The high incidence of viral ARI found in the toddler group was similar to the results of the Korean study [13] and was probably related to the immature immune system of younger cases and the high risk of cross-infection in nurseries. Multiple infections were found to be 13.9% (676 cases) which fell within the range 4.9–42% determined previously [13,14,15, 30, 31]. hBOV had the highest rate of multiple infections, which was also consistent with previous research [32, 33]. The toddler group had the highest multiple infection rates, similar to a Spanish study [34].

Scotta et al. found that multiple viral infection did not influence clinically important outcomes such as length of stay, length of supplemental oxygen, need for hospitalization, supplemental oxygen, need of intensive care, mechanical ventilation and death [35]. Similarly in this study, no statistical significance was found between the multiple infections and the clinical presentation of bronchiolitis, pneumonia or croup. Recent findings suggested that one virus infection could be blocked by the presence of another through different mechanisms, such as resource competition of host cells, immune response, or interference through viral proteins [36]. Therefore, multiple viral infection was not necessarily associated with more severe illness [37].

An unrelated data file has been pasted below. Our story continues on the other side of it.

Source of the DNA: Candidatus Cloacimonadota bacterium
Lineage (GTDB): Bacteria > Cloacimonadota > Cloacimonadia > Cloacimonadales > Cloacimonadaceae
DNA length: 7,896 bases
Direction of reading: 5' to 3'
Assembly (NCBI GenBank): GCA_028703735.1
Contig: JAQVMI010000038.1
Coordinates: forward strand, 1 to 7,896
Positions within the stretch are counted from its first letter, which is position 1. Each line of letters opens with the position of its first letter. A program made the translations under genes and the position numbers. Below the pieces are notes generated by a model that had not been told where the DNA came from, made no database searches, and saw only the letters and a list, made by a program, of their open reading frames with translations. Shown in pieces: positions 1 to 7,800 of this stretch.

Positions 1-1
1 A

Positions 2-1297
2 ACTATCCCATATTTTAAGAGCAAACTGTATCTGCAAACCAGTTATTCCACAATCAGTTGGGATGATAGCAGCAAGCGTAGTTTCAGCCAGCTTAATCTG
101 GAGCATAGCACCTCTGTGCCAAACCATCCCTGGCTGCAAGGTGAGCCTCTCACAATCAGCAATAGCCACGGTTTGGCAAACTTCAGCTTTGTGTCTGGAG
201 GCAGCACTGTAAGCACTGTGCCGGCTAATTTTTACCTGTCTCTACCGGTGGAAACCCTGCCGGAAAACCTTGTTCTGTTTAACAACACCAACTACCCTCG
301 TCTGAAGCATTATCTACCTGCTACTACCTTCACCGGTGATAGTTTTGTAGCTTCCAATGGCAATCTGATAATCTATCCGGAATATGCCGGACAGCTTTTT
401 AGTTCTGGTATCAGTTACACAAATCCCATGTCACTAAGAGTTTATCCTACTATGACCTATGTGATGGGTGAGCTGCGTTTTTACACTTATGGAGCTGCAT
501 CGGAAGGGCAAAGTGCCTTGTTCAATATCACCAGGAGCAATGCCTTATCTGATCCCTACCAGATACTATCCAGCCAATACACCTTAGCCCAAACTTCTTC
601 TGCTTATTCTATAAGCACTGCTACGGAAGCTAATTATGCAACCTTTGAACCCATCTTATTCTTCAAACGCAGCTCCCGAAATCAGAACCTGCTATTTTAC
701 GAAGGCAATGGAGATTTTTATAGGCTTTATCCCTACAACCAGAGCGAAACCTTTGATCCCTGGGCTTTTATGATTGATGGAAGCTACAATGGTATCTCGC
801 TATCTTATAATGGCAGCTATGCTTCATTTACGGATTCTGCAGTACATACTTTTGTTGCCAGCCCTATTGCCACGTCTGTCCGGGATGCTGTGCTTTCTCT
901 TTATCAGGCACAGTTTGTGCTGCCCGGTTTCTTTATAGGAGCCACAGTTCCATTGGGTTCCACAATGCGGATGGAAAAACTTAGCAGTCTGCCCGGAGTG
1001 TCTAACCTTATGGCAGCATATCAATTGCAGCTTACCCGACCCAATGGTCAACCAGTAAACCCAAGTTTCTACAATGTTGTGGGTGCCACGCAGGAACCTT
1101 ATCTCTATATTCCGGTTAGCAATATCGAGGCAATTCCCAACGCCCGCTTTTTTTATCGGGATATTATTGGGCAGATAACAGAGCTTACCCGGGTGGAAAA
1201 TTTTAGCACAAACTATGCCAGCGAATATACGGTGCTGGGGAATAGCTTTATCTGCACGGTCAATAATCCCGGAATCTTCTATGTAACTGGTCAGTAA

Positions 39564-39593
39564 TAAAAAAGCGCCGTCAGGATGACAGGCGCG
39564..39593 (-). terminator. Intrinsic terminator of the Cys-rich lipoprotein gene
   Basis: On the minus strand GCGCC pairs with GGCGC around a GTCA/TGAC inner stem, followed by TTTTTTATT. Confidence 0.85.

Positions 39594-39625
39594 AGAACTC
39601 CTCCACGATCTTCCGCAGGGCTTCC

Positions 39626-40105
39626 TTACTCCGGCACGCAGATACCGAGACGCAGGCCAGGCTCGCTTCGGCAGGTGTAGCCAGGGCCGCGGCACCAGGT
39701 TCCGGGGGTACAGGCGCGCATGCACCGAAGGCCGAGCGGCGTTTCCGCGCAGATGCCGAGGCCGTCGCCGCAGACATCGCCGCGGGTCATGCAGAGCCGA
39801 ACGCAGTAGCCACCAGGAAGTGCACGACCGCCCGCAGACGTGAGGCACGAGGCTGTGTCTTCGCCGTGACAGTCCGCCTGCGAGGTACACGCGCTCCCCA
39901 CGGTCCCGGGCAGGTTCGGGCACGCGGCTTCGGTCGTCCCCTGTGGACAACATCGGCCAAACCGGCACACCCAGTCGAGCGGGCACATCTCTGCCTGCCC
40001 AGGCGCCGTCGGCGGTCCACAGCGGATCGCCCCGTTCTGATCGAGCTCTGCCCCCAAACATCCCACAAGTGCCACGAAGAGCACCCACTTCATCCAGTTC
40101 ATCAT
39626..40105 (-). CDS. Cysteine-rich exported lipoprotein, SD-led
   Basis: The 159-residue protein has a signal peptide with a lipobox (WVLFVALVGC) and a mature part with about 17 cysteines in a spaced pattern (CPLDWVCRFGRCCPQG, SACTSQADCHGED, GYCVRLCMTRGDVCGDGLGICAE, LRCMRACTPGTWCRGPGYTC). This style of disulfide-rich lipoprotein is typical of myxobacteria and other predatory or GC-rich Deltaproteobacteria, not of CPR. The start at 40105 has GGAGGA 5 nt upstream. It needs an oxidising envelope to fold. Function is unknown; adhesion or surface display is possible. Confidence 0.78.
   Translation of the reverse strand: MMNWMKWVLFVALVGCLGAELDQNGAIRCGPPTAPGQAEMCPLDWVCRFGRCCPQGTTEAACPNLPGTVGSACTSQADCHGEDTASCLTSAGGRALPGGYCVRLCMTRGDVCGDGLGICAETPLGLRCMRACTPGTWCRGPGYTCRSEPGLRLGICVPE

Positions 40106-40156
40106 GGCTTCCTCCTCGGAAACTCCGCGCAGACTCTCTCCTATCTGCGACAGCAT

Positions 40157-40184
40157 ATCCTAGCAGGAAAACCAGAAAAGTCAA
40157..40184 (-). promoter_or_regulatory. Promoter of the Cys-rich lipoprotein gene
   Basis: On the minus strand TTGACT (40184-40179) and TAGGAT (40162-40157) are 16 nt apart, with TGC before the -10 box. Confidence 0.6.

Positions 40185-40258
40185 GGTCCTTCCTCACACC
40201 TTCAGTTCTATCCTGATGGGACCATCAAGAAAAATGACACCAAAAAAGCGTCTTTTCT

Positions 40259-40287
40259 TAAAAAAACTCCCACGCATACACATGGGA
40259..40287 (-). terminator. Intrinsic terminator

Meteorological and environmental factors have been shown to have important influence on human health, especially the respiratory system and the relationship between them were not necessarily linear [38]. As found in this study, the effect of meteorological and pollution factors was often delayed in time. This situation occurs frequently when assessing the short-term effects of environmental changes and may cause a harvesting effect: a phenomenon that arises when a stressor affects a specific population. After some periods with excess mortality, however, a decrease in overall mortality during the subsequent periods had also been observed [39]. Therefore, linear analysis and correlation analysis may not be very useful for reflecting the effects of meteorological factors on respiratory diseases. Recently, the distributed non-linear model has been widely used to describe the non-linear relationship and delayed effect between meteorological factors and health outcomes [40, 41].